A plan to dump three million cubic meters of sediment near Australia's Great Barrier Reef has been approved. The move will unlock billions in coal projects, but there are concerns about the effect on the reef.
Approved by the Great Barrier Reef Marine Park Authority (GBRMPA), the permit clears the way for a major expansion of the Abbot Point Port for a joint venture between one local and two Indian firms.
The dredging of the sediment will lift the Abbot Point facility's capacity by 70 percent, making it one of the world's biggest coal ports. But there has been criticism of the decision to dump the sediment within the Great Barrier Reef Marine Park, with the smothering of coral and sea grass one potential risk. Increased shipping traffic - bringing with it the chance of accidents, oil spills and collisions with delicate coral beds - is another concern for environmental groups.
"We are devastated. I think any Australian or anyone around the world who cares about the future of the reef is also devastated by this decision," said Richard Leck, reef campaign leader for the international conservation group World Wildlife Fund. "Exactly the wrong thing that you want to do when an ecosystem is suffering ... is introduce another major threat to it - and that's what the marine park authority has allowed to happen today."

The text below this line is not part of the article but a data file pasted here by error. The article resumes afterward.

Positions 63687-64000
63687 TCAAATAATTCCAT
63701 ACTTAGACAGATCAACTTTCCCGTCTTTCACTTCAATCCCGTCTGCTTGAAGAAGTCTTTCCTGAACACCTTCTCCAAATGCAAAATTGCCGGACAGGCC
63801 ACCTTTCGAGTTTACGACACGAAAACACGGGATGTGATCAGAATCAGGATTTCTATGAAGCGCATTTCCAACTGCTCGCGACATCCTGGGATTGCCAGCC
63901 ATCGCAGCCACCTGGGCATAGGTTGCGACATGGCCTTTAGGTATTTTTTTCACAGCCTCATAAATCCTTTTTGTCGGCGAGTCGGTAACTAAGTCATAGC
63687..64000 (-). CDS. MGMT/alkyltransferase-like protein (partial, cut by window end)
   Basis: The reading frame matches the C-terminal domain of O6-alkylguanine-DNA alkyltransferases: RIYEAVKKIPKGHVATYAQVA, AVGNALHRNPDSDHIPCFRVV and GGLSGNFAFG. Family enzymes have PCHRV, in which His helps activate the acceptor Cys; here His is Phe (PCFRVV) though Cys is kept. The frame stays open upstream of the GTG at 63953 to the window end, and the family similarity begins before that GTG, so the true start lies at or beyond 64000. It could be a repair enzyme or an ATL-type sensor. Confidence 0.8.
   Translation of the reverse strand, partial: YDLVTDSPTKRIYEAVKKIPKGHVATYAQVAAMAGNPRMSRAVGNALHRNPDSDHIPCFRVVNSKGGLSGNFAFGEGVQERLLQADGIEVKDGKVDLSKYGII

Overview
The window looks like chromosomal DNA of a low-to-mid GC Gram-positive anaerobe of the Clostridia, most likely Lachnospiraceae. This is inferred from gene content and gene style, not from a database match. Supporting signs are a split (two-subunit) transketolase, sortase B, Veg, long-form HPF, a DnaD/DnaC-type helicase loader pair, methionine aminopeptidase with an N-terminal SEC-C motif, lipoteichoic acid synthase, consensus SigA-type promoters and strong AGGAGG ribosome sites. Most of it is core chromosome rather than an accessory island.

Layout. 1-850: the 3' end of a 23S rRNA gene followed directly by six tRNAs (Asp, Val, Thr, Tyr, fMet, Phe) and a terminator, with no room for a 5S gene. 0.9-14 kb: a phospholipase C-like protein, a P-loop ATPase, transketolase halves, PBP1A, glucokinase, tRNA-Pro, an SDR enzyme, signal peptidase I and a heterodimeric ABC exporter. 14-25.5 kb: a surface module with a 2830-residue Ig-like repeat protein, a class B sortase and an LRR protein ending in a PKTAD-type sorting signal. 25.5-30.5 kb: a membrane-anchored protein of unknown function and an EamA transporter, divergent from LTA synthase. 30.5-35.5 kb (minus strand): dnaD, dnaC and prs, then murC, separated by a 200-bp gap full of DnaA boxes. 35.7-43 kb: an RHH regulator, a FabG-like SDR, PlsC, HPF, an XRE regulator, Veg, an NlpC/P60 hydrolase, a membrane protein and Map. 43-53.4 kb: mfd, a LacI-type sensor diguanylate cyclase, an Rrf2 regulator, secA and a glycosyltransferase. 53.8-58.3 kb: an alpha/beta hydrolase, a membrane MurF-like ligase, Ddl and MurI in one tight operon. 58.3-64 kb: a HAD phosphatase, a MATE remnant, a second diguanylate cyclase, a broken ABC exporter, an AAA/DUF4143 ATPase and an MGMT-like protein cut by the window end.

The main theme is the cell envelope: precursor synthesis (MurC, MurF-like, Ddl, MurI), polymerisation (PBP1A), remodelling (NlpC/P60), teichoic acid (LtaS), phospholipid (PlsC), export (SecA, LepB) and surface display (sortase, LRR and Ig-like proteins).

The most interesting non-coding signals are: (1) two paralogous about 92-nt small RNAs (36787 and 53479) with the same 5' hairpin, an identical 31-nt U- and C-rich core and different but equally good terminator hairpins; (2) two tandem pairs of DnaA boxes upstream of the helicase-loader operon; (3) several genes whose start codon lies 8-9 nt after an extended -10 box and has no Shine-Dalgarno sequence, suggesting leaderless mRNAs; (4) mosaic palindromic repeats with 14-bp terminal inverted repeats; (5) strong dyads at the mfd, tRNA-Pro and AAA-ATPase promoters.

But the Marine Park Authority has defended the decision, pointing to strict conditions that include a water quality monitoring plan that is to stay in place five years after the dumping is complete.
"By granting this permit application with rigorous safeguards, we believe we are able to provide certainty to both the community and the proponent while seeking to ensure transparent and best practice environmental management of the project," said Bruce Elliott, the general manager of the Authority.
GBRMPA chairman Russell Reichert added via a statement that it was "important to note the sea floor of the approved disposal area consists of sand, silt and clay and does not contain coral reefs or seagrass beds."
Australia's Environmental Minister Greg Hunt described the safeguards as "some of the strictest conditions in Australian history." Hunt approved the plan in December, but it was at that time unknown where the sediment would be dumped.
The reef's world heritage site listing is already under threat, with a 2012 report by UNESCO expressing concern about development along the reef, including ports. The reef already faces challenges from climate change, pollution and starfish outbreaks.
ph/pfd (AP, AFP, Reuters)